Metal evokes spiritual healing through encapsulating the essence behind musical aggression. It conjures up the buried emotions that we normally keep shackled within the deepest parts of ourselves, only to be brought back to the surface once provoked by another force. It’s like inhaling your first breath of fresh air after being hit by a broken wave—it’s refreshing, and it inexplicably transforms itself into a sensational eruption of all kinds of emotions. With metal, it becomes a perpetuous storm of anger, love, rage, and captivating passion.

Switching gears to their fifth album, Venom, the impetuous hellraisers of Bullet For My Valentine have reignited the violent calamity that has resided within their music since the release of their debut, The Poison, and even dating back to when they were Jeff Killed John. As they’ve nailed on each record before, Bullet For My Valentine beautifully capture the humanistic depth through their notorious instrumental and vocal ferocity. All of which contributes to being the main source of comfort through the rough times—where everything is going wrong, and the only way to build yourself back up is to fight back against what’s holding you down.

We asked for a Bullet battle, and, as declared by Matt Tuck himself, here comes a war. It’s been nearly five years since the Welsh metalheads have sparked a fire in the U.S. And, with everything leading up to this record, these guys have clearly stayed true to their heavy metal roots, with as much uncensored veracity as they started out with. The band is composed of vocalist and guitarist, Matt Tuck; guitarist, Padge Paget; drummer, Moose Thomas; and newest member and bassist, Jamie Mathias. Though they have undergone quite a few drastic changes since their last visit to the States, the band has spectacularly returned with more savagery hunger than ever.

Growing up with Bullet For My Valentine as my own personal gateway to musical euphoria, I was thrilled to have been given the opportunity to speak with frontman and lead guitarist, Matt Tuck. He hashed out some details about Venom, their ongoing This Summer’s Last Stand tour alongside Slipknot, Lamb Of God and Motionless In White, touring with a new player in the game, and the band’s overall objectives beyond this point.

Just days into their U.S. tour, Matt gives his own reflection on every aspect of being on the road and being a part of one of the greatest modern metal bands in the world.

Since you guys just got back from South America for your Raising Hell tour, how did that go?

It was awesome! We’ve only ever been to South America once—in 2010, I think it was—so it was good to back and be in one of those places, you know? Because it’s a territory where we haven’t really been to a lot. So, it was good, it was a lot of fun, but it’s kind of a grueling travel schedule because there’s a lot of early morning flights. You can do like, three shows in three days, or like four, five, and those three days are just a bit of a grueling schedule that works out like that. But it’s okay, you know? It’s a lot of fun, but it’s hard work.

I can imagine. I saw during your tour you played one song off Venom, “You Want A Battle (Here’s A War).” What have the crowd’s responses been like?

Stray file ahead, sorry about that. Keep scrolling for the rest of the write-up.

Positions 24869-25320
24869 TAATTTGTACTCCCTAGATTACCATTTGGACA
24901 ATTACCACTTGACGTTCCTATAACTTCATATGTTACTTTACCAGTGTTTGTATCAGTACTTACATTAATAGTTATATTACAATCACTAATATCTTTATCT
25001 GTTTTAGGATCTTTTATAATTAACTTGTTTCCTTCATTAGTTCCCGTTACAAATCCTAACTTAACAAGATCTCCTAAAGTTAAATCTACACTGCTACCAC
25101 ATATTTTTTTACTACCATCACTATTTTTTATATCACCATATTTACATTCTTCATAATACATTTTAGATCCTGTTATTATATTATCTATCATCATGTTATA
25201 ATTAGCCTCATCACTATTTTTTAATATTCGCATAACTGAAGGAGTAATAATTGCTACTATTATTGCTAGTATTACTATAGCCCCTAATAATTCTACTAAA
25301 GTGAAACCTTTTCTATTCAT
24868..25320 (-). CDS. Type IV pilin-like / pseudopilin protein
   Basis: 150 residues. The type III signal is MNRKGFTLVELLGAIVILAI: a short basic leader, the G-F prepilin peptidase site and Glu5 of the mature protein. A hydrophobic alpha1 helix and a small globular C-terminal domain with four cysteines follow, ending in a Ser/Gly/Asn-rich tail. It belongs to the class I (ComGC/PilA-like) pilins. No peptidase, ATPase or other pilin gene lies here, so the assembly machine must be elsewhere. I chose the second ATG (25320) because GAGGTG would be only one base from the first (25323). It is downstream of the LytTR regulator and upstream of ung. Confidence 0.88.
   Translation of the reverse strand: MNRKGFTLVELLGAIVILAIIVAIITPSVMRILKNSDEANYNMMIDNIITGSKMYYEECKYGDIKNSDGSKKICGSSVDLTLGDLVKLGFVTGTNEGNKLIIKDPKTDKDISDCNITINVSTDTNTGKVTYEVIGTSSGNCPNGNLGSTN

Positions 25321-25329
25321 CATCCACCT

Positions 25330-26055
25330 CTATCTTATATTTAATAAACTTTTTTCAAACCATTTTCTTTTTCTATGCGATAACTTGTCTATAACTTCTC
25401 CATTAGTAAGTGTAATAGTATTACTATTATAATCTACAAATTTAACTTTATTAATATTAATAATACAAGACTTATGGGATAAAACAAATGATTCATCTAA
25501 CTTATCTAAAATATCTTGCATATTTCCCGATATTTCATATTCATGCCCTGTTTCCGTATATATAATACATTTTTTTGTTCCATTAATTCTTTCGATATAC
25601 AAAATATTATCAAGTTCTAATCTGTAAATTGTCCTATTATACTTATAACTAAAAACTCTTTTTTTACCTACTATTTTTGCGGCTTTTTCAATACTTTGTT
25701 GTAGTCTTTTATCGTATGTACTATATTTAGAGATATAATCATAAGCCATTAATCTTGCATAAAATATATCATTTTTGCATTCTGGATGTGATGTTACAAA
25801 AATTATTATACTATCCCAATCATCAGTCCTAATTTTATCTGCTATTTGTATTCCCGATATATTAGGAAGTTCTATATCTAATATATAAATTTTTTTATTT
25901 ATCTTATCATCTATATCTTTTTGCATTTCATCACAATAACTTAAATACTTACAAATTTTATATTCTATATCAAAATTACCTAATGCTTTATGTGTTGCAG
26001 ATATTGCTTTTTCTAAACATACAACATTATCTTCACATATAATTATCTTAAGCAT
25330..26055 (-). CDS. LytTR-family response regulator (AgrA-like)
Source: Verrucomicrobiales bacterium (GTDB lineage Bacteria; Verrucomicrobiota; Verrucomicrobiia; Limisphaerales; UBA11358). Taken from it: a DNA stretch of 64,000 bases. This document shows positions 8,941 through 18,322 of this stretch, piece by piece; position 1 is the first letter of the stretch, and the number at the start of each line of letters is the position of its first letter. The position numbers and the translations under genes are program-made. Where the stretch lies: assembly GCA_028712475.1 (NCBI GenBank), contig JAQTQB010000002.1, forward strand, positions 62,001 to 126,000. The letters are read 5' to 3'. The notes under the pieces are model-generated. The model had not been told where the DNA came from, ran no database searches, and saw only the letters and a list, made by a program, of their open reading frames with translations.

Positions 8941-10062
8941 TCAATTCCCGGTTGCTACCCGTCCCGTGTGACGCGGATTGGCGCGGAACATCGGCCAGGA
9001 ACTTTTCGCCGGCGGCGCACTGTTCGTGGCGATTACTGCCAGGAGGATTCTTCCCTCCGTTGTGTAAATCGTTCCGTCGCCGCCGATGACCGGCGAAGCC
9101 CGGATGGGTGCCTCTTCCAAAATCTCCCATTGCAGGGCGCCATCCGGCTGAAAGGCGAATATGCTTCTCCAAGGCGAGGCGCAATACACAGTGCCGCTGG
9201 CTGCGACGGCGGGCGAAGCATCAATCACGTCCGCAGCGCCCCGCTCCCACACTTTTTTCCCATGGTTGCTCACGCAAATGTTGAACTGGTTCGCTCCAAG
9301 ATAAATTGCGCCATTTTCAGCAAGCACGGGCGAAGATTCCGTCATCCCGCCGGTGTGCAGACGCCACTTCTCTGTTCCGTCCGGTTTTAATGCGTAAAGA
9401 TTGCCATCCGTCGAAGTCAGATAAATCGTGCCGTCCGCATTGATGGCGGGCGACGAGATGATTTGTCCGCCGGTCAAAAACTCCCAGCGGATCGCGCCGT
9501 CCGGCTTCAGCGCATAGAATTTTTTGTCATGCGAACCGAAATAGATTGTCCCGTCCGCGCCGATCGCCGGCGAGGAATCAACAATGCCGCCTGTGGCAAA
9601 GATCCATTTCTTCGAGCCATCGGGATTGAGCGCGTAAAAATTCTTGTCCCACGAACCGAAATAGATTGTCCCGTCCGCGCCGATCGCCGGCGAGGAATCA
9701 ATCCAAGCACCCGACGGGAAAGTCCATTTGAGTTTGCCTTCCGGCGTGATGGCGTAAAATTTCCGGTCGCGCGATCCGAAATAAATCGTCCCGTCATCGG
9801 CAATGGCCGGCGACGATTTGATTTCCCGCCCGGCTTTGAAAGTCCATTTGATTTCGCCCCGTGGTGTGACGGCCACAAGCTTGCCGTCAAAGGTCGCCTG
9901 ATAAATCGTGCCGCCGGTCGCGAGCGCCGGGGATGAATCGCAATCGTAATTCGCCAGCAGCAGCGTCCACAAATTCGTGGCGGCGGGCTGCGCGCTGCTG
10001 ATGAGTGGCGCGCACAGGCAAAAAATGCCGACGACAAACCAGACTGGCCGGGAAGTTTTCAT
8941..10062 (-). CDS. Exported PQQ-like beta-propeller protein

They’ve been great! It’s obviously the newer stuff. When you play, it’s always a, “How is it gonna go down?” moment, but it was fantastic, you know? All the crowd’s singing along, just everyone was super excited I think, just the vibe and the band, and being back on the road, the initial signs that everyone is just really excited for us to be back. And as are we, it’s good.

As the album release date gets closer, do you plan on previewing any other songs from Venom on This Summer’s Last Stand tour, or do you want to keep it all a surprise until then?

I think we’re gonna at least throw a couple in. For the next couple of shows, we’re just gonna keep it safe. We’ve only got 40 minutes as well—it’s pre-album shows, you know?—people aren’t gonna know the stuff, so I think we’d rather just engage the audience, rather than test out songs.

We do play “No Way Out,” and we did play “Battle” last night on the first show, which was in West Palms. I think we’re gonna take that one out and maybe put in “Army Of Noise” tonight, because I think the style of the set, kind of like for us yesterday, as good as the song is and as much as we love it, we want something a bit edgier and a bit more pacey and whatnot, so I think those will be the songs we’ll play during the entire tour. It’s a bit early and a bit tight for time, and we want to engage the crowd, and have them sing along, rather than have people standing there just listening.

That’s true. You also have a pretty loyal fanbase in the U.S. Having toured here before, what are you looking forward to the most this time?

I think it’s just reigniting our relationship with our fans, really. It’s been a couple of years since we’ve last been here, and we haven’t really done a tour like this for a long time. I think the last time we’ve done something like this was in 2010, back on the Uproar tour with Avenged Sevenfold, so it’s the first time we’ve been part of a big touring package sort of thing like this. So it’s good, we’re just excited to be part of this tour. Being active and on tour with Slipknot, it’s just an amazing, amazing thing. We’re so honored to be invited here. We’re just happy to be part of it and just excited to promote the new album and get it out in the middle of August.

Speaking of the new album, was it your guys’ aim to create a darker, more intense record this time around, or was this something that just developed on its own?